Here’s how you stress test for climate risk, according to France’s central bank
Regulators and supervisors around the world are increasingly concerned about the effects of climate change on financial stability. So they’re turning to climate stress tests to amass key data on financial institutions’ exposure to potential stranded assets and their ability to manage risk.
Since the 2008 financial crisis, stress tests have become a critical tool for regulators to gauge how well banks can withstand hypothetical adverse scenarios, such as a sharp market downturn or an economic shock. Regulators can then determine, for example, whether banks need to hold more capital to protect themselves against risk.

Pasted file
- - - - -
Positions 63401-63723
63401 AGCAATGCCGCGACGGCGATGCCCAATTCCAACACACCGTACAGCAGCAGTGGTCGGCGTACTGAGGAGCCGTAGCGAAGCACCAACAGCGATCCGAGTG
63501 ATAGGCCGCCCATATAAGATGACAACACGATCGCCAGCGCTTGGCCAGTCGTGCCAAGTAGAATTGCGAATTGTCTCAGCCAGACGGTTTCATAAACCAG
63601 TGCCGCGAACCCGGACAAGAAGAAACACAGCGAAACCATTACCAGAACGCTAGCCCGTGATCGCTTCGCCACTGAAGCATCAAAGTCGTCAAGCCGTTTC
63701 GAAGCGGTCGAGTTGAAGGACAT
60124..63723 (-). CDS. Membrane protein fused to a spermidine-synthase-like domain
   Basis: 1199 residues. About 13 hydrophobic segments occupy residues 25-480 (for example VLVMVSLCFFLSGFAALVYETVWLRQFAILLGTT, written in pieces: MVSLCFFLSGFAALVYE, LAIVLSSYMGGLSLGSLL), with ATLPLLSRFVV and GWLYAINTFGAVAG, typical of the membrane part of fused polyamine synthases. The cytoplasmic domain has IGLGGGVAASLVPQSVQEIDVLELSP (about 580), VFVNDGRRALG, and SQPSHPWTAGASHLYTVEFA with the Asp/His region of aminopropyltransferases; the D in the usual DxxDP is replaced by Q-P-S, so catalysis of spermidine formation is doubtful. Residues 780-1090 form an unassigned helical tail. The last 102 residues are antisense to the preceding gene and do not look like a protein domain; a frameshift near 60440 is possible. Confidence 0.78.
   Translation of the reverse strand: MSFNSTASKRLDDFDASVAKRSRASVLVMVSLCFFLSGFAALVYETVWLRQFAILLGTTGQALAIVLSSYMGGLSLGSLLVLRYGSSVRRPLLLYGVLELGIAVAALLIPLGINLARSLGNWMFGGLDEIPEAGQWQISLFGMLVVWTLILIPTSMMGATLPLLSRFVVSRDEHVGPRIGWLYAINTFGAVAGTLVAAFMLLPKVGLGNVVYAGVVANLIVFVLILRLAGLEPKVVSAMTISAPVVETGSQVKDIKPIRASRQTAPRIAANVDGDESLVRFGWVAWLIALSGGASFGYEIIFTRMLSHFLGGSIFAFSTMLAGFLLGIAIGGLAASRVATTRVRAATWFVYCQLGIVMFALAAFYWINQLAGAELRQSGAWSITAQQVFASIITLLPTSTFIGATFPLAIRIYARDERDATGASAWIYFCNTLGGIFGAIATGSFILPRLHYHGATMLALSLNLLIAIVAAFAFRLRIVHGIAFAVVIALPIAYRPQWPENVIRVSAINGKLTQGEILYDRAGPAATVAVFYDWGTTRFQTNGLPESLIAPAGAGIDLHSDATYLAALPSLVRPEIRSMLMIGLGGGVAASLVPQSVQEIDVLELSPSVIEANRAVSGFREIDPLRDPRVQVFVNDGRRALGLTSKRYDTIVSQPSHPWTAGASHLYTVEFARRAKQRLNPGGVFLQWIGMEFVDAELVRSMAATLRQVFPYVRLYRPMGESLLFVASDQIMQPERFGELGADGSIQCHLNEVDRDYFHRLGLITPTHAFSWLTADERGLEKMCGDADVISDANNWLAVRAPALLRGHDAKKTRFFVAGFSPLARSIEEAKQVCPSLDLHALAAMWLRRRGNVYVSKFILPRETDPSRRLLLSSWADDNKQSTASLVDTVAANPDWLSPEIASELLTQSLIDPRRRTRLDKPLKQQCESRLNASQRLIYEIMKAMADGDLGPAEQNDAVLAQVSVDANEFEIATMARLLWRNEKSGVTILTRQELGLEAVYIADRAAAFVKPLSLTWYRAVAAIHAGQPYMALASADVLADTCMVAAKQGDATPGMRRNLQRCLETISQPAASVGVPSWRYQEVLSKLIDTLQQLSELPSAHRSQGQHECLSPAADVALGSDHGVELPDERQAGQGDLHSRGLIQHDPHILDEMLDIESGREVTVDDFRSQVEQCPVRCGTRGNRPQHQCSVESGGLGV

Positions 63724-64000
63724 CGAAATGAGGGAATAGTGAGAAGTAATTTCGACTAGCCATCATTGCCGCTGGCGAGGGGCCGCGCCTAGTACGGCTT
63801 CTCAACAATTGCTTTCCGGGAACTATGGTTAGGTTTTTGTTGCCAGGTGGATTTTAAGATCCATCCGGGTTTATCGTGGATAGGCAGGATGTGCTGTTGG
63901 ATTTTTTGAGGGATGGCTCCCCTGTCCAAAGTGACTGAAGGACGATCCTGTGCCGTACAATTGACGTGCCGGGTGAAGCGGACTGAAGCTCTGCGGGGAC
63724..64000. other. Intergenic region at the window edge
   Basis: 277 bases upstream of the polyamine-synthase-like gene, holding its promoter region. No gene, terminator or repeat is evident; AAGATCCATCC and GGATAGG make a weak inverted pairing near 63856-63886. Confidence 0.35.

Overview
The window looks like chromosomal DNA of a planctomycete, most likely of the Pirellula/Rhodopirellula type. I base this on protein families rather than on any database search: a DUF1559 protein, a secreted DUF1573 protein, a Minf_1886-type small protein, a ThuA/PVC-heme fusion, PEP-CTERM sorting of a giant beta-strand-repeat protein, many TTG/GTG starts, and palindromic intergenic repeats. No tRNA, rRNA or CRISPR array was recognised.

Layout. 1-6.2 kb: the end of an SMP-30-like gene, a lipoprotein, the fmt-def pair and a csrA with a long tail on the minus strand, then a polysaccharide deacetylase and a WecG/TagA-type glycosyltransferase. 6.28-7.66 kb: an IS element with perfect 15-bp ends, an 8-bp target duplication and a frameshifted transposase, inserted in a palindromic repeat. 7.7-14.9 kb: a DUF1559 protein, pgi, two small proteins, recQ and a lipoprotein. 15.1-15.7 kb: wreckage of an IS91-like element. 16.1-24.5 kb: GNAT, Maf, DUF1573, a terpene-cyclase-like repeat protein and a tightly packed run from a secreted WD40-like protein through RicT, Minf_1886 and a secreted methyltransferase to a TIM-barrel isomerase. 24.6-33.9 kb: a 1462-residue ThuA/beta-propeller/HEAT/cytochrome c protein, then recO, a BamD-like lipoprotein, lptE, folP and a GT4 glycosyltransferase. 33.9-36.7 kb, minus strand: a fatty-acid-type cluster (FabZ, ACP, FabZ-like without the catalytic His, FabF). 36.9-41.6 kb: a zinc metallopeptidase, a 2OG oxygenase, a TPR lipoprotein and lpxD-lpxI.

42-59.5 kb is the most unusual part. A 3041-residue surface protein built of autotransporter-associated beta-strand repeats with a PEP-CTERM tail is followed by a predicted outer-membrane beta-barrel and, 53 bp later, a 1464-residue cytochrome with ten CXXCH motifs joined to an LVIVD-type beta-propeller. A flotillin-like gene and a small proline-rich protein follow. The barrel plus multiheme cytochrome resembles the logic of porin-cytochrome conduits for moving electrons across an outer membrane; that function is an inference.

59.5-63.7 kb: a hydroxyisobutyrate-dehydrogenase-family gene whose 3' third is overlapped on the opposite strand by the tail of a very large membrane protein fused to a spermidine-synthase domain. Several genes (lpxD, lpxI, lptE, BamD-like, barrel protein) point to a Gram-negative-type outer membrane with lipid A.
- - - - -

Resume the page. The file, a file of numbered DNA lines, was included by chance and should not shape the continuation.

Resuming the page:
In a world first, the French central bank conducted a climate stress test on its financial sector. In this episode, we speak to Laurent Clerc, director for research and risk analysis at France’s Prudential Supervision and Resolution Authority, which conducted the tests in its role as the supervisory arm of the French central bank.
“What is not necessarily perceived by institutions is the urgency,” Laurent tells us. “Delays in reshaping lending or delays in insurance policies might also delay the necessary transition.”
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